Under these conditions, supplementary food was tantamount to survival... The bread ration thus served as a currency of sorts. The functionaries, who made up perhaps 3 to 5 percent of the prisoner population, exchanged their supplementary bread and soup for higher-quality and tastier victuals.
Prisoners condemned to subsist on the official ration lost weight rapidly, and their survival odds diminished accordingly.
Anatomy, pp. 24-25.
Near the kitchen, two cauldrons of steaming hot soup had been left, half full. Two cauldrons of soup, right in the middle of the path, with no one guarding them!...
Suddenly, we saw the door of Block 37 open imperceptibly. A man appeared, crawling like a worm in the direction of the cauldrons.
Hundreds of eyes followed his movements. Hundreds of men crawled with him, scraping their knees with his on the gravel. Every heart trembled, but with envy above all. This man had dared.
He reached the first cauldron. Hearts raced: he had succeeded. Jealousy consumed us, burned us up like straw. We never thought for a moment of admiring him. Poor hero, committing suicide for a ration of soup! In our thoughts, we were murdering him.
Stretched out by the cauldron, he was now trying to raise himself up to the edge. Either from weakness or fear, he stayed there, trying, no doubt, to muster up the last of his strength. At last he succeeded in hoisting himself onto the edge of the pot. For a moment, he seemed to be looking at himself, seeking his ghostlike reflection in the soup. Then, for no apparent reason, he let out a terrible cry, a rattle such as I had never heard before, and, his mouth open, thrust his head toward the still steaming liquid. We jumped at the explosion. Falling back onto the ground, his face stained with soup, the man writhed for a few seconds at the foot of the cauldron, then he moved no more.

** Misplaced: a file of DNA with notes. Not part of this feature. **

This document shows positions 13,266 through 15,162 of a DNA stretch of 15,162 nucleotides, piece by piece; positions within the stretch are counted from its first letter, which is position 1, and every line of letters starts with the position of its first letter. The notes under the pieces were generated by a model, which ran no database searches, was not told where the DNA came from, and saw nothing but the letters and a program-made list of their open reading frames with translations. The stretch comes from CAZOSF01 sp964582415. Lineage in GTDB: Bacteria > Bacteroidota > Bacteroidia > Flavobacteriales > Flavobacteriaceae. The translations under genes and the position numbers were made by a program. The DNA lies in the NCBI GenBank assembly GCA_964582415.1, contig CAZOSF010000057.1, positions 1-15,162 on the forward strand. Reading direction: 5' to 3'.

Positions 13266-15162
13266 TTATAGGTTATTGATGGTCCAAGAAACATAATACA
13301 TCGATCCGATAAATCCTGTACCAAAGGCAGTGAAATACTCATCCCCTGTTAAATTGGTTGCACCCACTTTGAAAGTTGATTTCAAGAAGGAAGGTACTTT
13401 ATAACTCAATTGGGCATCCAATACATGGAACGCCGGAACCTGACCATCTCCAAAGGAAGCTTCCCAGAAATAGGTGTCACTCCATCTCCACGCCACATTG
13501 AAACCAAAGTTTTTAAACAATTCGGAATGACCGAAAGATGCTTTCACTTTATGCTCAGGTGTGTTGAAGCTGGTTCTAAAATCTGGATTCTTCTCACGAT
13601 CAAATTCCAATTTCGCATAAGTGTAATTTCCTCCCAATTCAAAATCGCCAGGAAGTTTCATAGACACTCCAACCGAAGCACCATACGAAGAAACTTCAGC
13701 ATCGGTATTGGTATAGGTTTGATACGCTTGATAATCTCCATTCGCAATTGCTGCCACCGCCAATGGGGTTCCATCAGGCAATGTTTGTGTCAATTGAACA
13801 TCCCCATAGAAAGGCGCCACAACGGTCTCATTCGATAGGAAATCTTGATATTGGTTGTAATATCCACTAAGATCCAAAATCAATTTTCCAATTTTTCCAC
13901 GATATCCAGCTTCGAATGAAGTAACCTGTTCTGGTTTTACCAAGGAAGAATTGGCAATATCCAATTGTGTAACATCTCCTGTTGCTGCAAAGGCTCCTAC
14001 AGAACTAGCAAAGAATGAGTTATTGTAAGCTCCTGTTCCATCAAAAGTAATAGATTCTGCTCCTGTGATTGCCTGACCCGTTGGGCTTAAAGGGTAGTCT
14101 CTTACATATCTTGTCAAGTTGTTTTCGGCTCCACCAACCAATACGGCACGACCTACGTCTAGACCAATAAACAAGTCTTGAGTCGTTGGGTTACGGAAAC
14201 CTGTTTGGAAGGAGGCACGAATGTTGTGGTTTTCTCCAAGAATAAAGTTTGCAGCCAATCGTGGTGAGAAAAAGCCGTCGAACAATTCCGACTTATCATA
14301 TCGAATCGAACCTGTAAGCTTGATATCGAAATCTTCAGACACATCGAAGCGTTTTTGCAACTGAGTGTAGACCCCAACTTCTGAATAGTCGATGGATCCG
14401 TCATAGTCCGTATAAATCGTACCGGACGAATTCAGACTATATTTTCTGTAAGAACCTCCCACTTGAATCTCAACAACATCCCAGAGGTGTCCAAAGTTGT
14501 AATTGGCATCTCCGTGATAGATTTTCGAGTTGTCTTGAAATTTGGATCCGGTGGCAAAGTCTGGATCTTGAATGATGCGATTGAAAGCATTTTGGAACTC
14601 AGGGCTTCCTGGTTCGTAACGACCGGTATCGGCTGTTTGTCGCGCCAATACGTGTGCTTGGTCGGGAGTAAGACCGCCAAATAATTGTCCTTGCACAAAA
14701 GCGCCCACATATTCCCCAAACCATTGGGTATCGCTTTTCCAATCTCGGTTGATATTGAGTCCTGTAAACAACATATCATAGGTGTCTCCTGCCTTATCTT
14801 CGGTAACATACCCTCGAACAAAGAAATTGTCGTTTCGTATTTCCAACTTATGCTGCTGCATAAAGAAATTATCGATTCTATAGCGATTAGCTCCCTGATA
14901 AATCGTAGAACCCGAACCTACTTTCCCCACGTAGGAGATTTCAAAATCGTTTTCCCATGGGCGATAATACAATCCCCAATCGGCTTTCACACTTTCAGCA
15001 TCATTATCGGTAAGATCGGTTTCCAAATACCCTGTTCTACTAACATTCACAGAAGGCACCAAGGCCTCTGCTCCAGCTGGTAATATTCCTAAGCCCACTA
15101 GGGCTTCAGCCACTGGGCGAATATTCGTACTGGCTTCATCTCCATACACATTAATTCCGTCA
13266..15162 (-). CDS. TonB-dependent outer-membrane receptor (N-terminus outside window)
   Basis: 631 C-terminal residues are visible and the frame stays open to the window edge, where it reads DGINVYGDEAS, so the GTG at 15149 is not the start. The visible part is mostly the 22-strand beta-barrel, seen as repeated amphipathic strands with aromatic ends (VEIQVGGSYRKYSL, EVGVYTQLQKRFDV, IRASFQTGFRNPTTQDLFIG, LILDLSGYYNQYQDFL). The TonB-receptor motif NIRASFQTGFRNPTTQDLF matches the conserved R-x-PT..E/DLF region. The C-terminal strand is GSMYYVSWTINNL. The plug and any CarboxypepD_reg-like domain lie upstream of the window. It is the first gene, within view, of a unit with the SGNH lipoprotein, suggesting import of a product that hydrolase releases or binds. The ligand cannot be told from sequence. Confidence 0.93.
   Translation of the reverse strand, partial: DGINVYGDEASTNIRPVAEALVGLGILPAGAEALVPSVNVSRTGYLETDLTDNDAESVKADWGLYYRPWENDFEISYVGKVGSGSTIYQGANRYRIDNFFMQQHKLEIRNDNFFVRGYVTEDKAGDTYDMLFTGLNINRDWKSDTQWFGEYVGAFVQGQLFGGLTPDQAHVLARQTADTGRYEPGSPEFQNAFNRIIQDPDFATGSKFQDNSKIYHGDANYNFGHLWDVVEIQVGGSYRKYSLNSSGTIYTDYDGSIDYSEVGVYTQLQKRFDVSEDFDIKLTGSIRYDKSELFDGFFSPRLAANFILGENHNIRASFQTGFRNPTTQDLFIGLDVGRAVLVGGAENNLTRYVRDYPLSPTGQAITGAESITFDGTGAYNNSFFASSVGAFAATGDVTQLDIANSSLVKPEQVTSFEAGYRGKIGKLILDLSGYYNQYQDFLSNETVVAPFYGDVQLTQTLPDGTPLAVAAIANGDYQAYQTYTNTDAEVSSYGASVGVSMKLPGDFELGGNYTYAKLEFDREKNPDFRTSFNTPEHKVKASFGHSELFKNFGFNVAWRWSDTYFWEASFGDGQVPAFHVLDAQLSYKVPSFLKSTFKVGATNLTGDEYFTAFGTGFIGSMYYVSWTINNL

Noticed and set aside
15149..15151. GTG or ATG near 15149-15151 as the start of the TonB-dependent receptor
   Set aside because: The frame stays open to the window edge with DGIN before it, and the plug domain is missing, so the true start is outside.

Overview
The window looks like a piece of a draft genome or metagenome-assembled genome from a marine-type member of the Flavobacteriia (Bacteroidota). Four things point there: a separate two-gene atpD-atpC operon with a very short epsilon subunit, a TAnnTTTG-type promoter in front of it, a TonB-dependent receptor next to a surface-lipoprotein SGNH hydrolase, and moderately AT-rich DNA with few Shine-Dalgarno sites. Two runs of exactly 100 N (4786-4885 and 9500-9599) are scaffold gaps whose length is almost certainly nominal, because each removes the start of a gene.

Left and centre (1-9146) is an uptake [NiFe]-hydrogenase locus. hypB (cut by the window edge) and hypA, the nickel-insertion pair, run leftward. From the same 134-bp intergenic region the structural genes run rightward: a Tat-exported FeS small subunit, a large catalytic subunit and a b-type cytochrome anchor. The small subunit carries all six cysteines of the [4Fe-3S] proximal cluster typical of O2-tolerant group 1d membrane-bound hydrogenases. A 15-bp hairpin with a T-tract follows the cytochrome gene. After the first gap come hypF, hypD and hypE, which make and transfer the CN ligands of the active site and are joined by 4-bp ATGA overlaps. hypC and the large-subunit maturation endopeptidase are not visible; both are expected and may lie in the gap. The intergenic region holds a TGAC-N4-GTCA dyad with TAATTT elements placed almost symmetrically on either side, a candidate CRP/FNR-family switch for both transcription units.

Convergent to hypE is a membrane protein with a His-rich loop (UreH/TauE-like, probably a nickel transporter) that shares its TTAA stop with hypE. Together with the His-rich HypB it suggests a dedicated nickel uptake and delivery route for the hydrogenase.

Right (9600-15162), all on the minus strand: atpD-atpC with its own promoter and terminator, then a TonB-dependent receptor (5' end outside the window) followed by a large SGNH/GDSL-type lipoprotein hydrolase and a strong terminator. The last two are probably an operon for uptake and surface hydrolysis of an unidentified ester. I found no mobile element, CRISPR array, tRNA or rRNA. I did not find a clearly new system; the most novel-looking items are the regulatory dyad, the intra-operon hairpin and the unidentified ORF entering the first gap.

Wiesel, pp. 56-57.
Here I am, then, on the bottom. One learns quickly enough to wipe out the past and the future when one is forced to. A fortnight after my arrival I already had the prescribed hunger, that chronic hunger unknown to free men, which makes one dream at night, and settles in all the limbs of one's body...
The Market is always very active...Here scores of prisoners driven desperate by hunger prowl around, with lips half-open and eyes gleaming, lured by a deceptive instinct to where the merchandise shown makes the gnawing of their stomachs more acute and their salvation more assiduous. In the best cases they possess a miserable half-ration of bread which, with painful effort, they have saved since the morning, in the senseless hope of a chance to make an advantageous bargain with some ingenuous person, unaware of the prices of the moment. Some of these, with savage patience, acquire with their half-ration two pints of soup which, once in their possession, they subject to a methodical examination with a view to extracting the few pieces of potato lying at the bottom; this done, they exchange it for bread, and the bread for another two pints to denaturalize, and so on, until their nerves are exhausted, or until some victim, catching them in the act, inflicts on them a severe lesson, exposing them to public derision.
Levi, Survival, pp. 33, 36-37, 78.
Lifton, p. 187.